Dear Wildlife Conservation Community,
We're incredibly excited to share some updates with you on everything we've been up to since our last newsletter. It has been such a pleasure to get back out in the field, host activities, and share our work in-person with the community AND we continue to add more activities and events to our calendar as our community is re-adapting post-COVID.
Thank you for supporting our work!
So far this year, we've conducted 24 weeks of testing for fecal coliform and enterococcus bacteria and analyzed a total of 132 samples. Since the start of the rainy season, bacteria levels have skyrocketed orders of magnitude above the acceptable limits in the Nosara River. Sites in Guiones (Palm Tree and Baker's Beach) have also failed to pass water quality standards on several occasions already, specifically after heavy rainfall events in May and June. Get all the details in our latest report!
To address water quality issues, we hosted two events in March to share information and resources with the community. In collaboration with Ridge to Reefs, we also submitted applications to the Inter-American Foundation and Ford Environmental Grants to fund several years of capacity training and installations of nature-based solutions for wastewater treatment in Nosara. Learn more about this program and stay updated with the latest results on Swim Guide, Blue Water Task Force and Instagram Stories.
We're thrilled to announce that we've installed 14 camera traps in Ostional, Nosara, and Esperanza over the last few months and will be installing 2 more very soon. We review footage on a monthly basis and the photos are uploaded to the iNaturalist project page so you can follow along and share in our excitement. We've already made over 200 observations of 23 different species, including an Ocelot (Leopardus pardalis)! Our citizen science database also continues to grow and now has over 7,500 observations of over 1,400 different species.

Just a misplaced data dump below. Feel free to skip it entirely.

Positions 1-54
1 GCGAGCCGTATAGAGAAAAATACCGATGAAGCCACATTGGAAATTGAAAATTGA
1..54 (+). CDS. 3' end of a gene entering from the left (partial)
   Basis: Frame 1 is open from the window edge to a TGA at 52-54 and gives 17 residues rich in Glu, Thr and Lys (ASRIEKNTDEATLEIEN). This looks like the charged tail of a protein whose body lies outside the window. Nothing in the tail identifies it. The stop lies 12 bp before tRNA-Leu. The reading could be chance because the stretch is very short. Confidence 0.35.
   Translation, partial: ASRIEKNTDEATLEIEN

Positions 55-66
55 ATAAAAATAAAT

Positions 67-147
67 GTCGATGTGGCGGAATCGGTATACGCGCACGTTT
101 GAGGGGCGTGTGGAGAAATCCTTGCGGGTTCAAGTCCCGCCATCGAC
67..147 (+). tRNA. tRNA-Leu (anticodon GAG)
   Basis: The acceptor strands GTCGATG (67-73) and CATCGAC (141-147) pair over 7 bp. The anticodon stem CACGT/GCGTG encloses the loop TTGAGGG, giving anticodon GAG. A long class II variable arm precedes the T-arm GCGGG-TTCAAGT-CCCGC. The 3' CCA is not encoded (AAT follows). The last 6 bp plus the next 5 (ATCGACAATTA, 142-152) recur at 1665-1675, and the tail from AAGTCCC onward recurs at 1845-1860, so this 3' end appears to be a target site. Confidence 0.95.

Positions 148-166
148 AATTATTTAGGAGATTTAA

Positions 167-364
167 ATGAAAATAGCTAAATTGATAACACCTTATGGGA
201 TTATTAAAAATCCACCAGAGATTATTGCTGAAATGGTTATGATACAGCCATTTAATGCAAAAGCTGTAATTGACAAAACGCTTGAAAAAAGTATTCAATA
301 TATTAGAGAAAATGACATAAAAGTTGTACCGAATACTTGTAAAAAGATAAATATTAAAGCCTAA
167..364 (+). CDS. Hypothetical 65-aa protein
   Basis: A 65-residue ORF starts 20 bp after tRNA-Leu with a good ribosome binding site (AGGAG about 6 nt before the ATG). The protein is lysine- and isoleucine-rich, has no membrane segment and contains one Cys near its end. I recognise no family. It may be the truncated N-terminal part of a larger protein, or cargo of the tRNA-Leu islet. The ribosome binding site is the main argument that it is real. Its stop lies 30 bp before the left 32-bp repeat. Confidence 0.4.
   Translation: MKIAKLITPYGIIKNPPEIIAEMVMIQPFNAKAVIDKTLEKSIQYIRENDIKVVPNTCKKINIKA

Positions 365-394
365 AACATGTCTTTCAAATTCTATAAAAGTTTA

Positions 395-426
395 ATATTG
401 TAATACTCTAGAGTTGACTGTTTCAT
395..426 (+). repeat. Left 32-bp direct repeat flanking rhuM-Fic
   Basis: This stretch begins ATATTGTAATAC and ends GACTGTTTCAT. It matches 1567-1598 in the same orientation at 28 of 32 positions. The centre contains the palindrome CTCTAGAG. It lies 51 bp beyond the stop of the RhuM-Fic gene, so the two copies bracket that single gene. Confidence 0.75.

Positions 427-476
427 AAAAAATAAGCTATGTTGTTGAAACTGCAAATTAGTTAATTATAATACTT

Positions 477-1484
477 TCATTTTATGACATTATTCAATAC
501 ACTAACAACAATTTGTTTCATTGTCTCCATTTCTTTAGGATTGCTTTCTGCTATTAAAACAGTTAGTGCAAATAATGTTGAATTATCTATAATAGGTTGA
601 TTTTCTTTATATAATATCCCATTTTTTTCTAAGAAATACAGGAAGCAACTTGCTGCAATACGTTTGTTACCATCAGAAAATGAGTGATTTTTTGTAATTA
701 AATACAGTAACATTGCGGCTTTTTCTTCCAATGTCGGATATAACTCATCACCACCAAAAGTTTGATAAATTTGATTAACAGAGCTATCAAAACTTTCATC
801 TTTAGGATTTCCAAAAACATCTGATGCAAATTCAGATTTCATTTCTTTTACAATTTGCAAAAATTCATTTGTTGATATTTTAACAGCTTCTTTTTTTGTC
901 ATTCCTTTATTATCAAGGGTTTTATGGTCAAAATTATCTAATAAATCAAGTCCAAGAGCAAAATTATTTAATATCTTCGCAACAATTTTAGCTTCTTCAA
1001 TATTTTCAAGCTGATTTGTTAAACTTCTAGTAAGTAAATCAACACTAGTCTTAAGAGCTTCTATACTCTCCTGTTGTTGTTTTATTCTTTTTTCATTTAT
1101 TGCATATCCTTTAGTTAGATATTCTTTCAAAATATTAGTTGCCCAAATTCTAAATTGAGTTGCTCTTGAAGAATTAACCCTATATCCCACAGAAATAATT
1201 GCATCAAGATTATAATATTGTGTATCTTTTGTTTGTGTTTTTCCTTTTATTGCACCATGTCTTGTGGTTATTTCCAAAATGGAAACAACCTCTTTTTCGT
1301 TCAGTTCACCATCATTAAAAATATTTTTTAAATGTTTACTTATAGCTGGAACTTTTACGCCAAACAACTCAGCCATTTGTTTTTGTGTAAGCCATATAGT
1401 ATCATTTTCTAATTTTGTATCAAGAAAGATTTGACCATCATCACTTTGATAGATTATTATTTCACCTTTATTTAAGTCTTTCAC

In April and June we hosted two interns from the French Museum of Natural History, who helped us promote the use of iNaturalist in the community. With their leadership we hosted an event at Harmony Hotel and as a result our Wildlife ID guide is now featured at several hotels and local stores. Make sure to keep an eye out for those! We also had the opportunity to lead a nature walk as a part of the Nosara Environmental Festival in June, which we organized in collaboration with other local organizations. Learn more about this program and get access to our Ocean-Friendly Guide. Follow us on social media to see our campaign to promote sustainable living in the area!
Sea Turtles & Marine Life
In May we received the parts to repair the marine buoy to monitor temperature and other oceanographic variables. Unfortunately, the harmful algal bloom event (also known as red tide) that started last December is still lingering and visibility has been too poor for us to retrieve the part still attached to the anchor. We are crossing our fingers conditions clear so we can move forward with our plans to re-install in collaboration with local fishing communities. In the meantime, sea turtle nesting is picking up so we are focusing on monitoring and working with local guides to support sustainable sea turtle tourism in the area.
Check out some of our camera trap observations!
Clockwise from top left: a Spotted paca (Cuniculus paca), a family of White-nosed coatis (Nasua narica), and a male White-tailed deer (Odocoileus virginianus).
Your Support Can Take Us Even Further!
We are so pleased to be back in full operation this year, hosting activities and sharing our research results with the community. Our work is more meaningful when we can involve citizen scientists and collaborate with other organizations and institutions, but this also requires more investment of time and resources.
This work is made possible by your generous contributions! Thank you!